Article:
PSYC 3140 Chapter Notes -Oppositional Defiant Disorder, Low Birth Weight, Conduct Disorder
22 views16 pages
Chapter 13: Childhood Disorders
More than 1/3 of all children suffer from a significant emotional or behavioural
disorder by the time they are 16.
Nurture: psychological symptoms and disorders are linked to major stressors in
12.5% of children live below the poverty line.
o Most children who face one stressor face several stressors; e.g., victims of
violence, illicit drug use, engage in unprotected sex, and face racial/ethnic
discrimination and harassment.
More stressors = more likely to experience severe psychological symptoms.
Most children who face major stressors don’t develop severe psychological
symptoms or disorders (resilient children).
Having at least one healthy, competent adult to rely on seems to help.
Nature: many children do not have major stressors in their lives to link to their
Many psychological disorders are a result of nature and nurture (biological
predispositions x environmental stressors).
Temperament is a child’s arousability and general mood.
o Difficult temperaments are highly sensitive to stimulation, become upset
easily, and have trouble calming themselves when upset.
o Negative moods, and trouble adapting to new situations (particularly social
o More likely than other children to have both minor and major psychological
o They elicit more negative interactions from others, including their parents.
o Children with difficult temperaments make more problems for themselves
that contribute to their problems, it isn’t the actual difficult temperament
o Those who don’t receive high-quality parenting in response are at a higher
Childhood disorders = developmental psychopathology.
o When children’s behaviours cross the line into unusual or abnormal.
All children go through periods in which they are unusually fearful or easily
distressed, or engage in behaviours like lying or stealing, but these periods pass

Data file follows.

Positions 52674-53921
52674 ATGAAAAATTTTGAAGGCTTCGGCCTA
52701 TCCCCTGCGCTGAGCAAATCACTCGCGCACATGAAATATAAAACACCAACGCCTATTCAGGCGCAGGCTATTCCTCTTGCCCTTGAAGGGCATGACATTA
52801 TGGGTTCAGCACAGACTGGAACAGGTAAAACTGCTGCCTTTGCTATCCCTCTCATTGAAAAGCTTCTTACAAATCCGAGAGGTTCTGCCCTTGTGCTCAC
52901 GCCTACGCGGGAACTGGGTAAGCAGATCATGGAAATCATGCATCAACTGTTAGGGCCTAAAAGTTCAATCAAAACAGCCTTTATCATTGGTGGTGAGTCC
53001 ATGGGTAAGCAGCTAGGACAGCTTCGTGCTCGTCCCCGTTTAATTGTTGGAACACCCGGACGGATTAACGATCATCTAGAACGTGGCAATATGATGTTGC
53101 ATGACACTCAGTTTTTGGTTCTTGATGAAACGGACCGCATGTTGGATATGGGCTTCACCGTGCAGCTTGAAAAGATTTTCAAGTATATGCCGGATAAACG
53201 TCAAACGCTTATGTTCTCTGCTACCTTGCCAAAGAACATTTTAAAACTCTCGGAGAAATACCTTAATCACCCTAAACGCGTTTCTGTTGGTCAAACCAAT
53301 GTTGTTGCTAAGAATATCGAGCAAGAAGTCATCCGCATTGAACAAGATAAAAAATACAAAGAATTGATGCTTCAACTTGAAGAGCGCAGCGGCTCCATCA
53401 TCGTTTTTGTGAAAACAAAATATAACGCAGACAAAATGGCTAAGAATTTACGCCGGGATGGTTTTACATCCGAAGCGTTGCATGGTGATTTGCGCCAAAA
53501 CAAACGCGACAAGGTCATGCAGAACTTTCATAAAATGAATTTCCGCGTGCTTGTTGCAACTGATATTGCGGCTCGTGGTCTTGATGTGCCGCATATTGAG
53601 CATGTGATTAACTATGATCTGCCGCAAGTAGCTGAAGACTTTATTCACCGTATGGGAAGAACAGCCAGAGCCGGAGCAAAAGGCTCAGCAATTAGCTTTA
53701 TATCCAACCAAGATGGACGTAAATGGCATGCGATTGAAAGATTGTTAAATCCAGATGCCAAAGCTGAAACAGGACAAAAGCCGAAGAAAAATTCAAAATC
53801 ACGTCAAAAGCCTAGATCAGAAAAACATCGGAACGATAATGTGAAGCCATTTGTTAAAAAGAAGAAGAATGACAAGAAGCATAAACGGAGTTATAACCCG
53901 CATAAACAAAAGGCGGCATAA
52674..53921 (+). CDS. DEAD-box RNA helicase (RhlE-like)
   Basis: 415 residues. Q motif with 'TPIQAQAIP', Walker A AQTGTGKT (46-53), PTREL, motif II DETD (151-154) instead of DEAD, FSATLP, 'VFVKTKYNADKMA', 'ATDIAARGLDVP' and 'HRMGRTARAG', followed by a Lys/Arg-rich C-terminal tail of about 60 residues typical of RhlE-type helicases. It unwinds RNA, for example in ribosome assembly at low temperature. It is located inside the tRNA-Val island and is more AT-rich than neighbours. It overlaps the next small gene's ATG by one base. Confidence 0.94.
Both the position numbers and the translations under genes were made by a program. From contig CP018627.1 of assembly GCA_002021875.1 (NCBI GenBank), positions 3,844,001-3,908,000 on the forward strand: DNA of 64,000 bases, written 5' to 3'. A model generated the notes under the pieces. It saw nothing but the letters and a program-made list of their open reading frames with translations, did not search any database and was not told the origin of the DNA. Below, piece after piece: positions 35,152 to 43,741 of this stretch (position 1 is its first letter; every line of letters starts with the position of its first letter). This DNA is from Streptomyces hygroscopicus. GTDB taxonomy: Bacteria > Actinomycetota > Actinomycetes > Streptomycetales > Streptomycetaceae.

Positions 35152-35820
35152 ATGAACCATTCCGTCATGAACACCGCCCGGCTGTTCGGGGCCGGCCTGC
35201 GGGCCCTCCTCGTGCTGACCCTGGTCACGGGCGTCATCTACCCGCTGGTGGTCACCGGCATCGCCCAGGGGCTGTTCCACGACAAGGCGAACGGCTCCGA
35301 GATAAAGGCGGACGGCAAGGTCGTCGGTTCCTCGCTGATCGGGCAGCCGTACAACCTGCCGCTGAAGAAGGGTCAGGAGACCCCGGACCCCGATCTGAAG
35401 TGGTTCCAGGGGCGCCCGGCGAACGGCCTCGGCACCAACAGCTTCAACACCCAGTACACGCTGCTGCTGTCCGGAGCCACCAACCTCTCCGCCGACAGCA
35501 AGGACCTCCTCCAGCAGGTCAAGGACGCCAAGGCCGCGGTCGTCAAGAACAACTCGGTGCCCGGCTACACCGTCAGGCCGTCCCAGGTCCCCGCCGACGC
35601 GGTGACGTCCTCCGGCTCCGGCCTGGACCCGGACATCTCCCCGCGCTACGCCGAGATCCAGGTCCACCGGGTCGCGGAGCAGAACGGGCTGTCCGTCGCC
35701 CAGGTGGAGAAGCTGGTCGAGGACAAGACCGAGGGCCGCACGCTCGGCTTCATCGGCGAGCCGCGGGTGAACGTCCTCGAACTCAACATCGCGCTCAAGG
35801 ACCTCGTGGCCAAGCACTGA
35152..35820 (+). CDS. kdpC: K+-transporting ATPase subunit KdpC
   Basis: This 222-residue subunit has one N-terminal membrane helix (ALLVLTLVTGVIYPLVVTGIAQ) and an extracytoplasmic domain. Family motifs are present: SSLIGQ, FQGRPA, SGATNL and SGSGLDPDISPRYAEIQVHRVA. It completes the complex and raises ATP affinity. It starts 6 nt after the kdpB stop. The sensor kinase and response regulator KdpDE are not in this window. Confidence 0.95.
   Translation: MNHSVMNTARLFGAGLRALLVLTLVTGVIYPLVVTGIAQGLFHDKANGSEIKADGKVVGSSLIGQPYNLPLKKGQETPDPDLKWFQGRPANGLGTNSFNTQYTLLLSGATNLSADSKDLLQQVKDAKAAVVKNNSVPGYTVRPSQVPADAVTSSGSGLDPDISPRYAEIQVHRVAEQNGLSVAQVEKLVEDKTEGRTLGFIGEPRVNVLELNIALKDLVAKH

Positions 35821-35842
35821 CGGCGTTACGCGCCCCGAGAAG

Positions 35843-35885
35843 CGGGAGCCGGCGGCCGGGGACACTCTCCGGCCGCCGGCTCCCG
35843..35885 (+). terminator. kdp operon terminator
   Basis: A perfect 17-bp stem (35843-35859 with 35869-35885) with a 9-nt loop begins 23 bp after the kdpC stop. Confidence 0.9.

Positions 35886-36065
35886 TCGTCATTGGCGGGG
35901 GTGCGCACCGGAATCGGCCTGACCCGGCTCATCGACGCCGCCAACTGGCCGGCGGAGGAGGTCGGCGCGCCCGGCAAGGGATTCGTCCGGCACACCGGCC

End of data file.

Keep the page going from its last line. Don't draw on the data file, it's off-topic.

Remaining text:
Attention Deficit Hyperactivity Disorder
o A major focus of socialization is helping children learn to pay attention,
control their impulses, and organize their behaviours, so they accomplish
o Children who have trouble learning these skills are sometimes diagnosed
o Three subtypes:
Most have the combined type; where the child has a mix of the
symptoms of inattention and hyperactivity-impulsivity (6 or more).
The predominantly inattentive type is when the child has more
symptoms of inattention (6 or more), and less of the hyperactivity-
Symptoms indicating a sluggish cognitive tempo are also
The predominantly hyperactivity-impulsivity type is mostly
hyperactivity-impulsive (6 or more), and less of the inattention.
o Many children do poorly in school, because they cannot pay attention or
quell their hyperactivity.
o 20-25% of children of ADHD have serious learning disabilities.
o Some children have poor relationships with others, and are outright rejected
by their peer group.
They’re intrusive, irritable, and demanding.
Want to play, but by their own rules. Explosive tempers if not going
o Sometimes their behaviour is so severe they’re diagnosed with conduct
o Between 45-60% of those with ADHD develop conduct disorder, abuse drugs,
or become juvenile delinquents.
o Conduct problems in childhood sometimes continue into adulthood.
o Has become a popular diagnosis to give when children are out of control at
home or school.
o Only 1-7% actually develops ADHD.
o Boys have a higher incidence of ADHD, across all age groups, but rates differ.
Prevalence rates are significantly higher for 6-8 year olds than 12-14
o Boys with ADHD tend to have more disruptive behaviour than girls
(underdiagnosed in girls, then?).
o ADHD is found across cultures and ethnic groups.